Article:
Sorry to keep bugging folks, but I'd rather be safe than sorry...
I found the "perfect" photo to go along with a poem of mine...but the ONLY information about it, regarding whether there is or is not a copyright is this:
"Date: ca. 1906. Photo from the Santa Cruz Public Library collection."
Is it, or is it not then, considered in the public domain?
It is GENERALLY anything before 1923 that is public domain.... there are some weird circumstances that it wouldn't be, but chances are it's public domain.
Does it say it's been altered in any way from the original... or do you not have that info?
I do not have that info. The phrase I posted is all that appears.
Given my rather extensive knowledge about the topic, I do not believe the photo is altered at all.
If it's not altered and it's 1906, then it's public domain with 99.99 surety. Use it and attribute it as well as you can. (That's what I would do)
You may use it but try not to alter it too much.
A) Photographs or other works published anonymously, under a pseudonym or the creator is unknown taken or published prior to 1 January 1955
B) Photographs (except A): taken prior to 1 January 1955
C) Artistic works (except A & B): the creator died before 1 January 1955
D) Published editions (except A & B): first published more than 25 years ago
E) Commonwealth or State government held photographs or engravings: first published more than 50 years ago, or if made before 1 May 1969, first made more than 50 years ago"
There are some exceptions however: Fair use rationale for any countries where copyright may still apply: unique photograph of a subject by virtue of being the first. Rare, as only a few photographs of said subject are known to exists. Cannot be reproduced today.
Hubpages gives you a very specific list of websites to use to find your pictures. I would seriously stick to those in order to avoid any problems. I can usually find really great pictures on Flickr. Those are all I use and I haven't had any problems yet.
This is such a specific, limited-interest topic that I had to search by topic rather than site.... ;(
Unfortunately though, they are specific about which sites you draw from to protect you. I've had to get creative on what pictures I used just to stay within their parameters as well. If you stray from their guidelines and policies, you are just asking to get denied on your article. Hope this helps. You'll have to find a way to get creative. Think metaphors if you need to.
Normally, my search parameters on Google include the phrase, "public domain photos of...." and I get several sites from which to choose. When I find a photo that is suitable, the image itself normally states whether it is public domain or not; if not, I continue searching.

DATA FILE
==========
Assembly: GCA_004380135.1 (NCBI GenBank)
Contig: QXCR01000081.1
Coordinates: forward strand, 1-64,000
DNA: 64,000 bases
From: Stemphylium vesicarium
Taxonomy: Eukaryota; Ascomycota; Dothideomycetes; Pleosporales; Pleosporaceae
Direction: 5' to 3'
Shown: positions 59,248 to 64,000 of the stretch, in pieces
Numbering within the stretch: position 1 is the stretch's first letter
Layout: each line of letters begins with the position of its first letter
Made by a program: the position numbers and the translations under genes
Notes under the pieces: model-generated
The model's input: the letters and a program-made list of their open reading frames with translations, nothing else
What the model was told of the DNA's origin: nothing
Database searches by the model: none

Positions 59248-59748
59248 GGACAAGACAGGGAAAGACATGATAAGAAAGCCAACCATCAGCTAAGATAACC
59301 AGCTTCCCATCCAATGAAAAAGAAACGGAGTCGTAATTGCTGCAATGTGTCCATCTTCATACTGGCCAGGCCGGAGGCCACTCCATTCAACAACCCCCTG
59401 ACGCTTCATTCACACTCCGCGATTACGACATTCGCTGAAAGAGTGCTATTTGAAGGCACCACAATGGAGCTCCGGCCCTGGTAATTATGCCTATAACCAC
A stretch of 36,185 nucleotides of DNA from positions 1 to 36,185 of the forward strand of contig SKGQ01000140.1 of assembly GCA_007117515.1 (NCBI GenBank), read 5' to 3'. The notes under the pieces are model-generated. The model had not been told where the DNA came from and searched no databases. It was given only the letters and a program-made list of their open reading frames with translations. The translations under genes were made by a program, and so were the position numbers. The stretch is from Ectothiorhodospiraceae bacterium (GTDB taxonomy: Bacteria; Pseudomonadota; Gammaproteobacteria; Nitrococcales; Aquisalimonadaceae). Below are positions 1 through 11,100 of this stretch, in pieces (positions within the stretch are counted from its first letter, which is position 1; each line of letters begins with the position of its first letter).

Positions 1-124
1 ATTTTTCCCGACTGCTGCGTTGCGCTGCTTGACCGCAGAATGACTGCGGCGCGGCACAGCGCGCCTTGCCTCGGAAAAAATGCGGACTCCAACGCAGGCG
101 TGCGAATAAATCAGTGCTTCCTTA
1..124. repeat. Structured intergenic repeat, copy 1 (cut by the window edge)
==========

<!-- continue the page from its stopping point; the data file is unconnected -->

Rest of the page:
This particular case is the first time I've had this sort of ambiguous situation occur.
I use pixabay.com...they have a huge selection and if you don't see anything you like, there's a site that advertises on that site as well...you can purchase a license pretty reasonable for a better quality picture.
Next question in this topic:
My grandson took a self-portrait with his cell phone, (in his Army gear with rifle as he nears the end of his basic training), which he sent to his mother, which she subsequently shared on FaceBook, which I then did likewise.
Is there really a copyright issue if I use that photo to accompany one of my poems that is about him?
No problem, unless he explicitly denies you its use
Let's be real. Copyright is really only an issue for photographers and artists who seek to make a living from their work. Every time we copy one of their paintings or photos, we're stealing their livelihood.
But there are millions of photos taken every day, where the photographer has no interest in the value of the photo - it's just a memento of an occasion. If we copy a photo like that, even if it's not ours, we're doing no harm.
The difficulty is in telling which is which. If you see a stranger's photo on a website, you can't know what attitude the photographer has to it, and it's dangerous to make assumptions (because a professional photo can still look very casual). That's why we say, if there's no indication on the site, it's best to be respectful and assume the owner didn't intend it to be shared.
However in this case, you know the provenance of the photo and that the person who took it won't mind.
I agree with Marisa 100% . She gave you a perfect answer. When it's obvious that it's not taken by someone looking to make money from their picture, nor using someone's name or likeness to make money from them, I don't worry much about it. Realistically, when we share images, we are giving others free advertisement, backlinks, etc. I ask myself things like "Does hollywood.com really care if we use a picture of Eminem in an article about him?".
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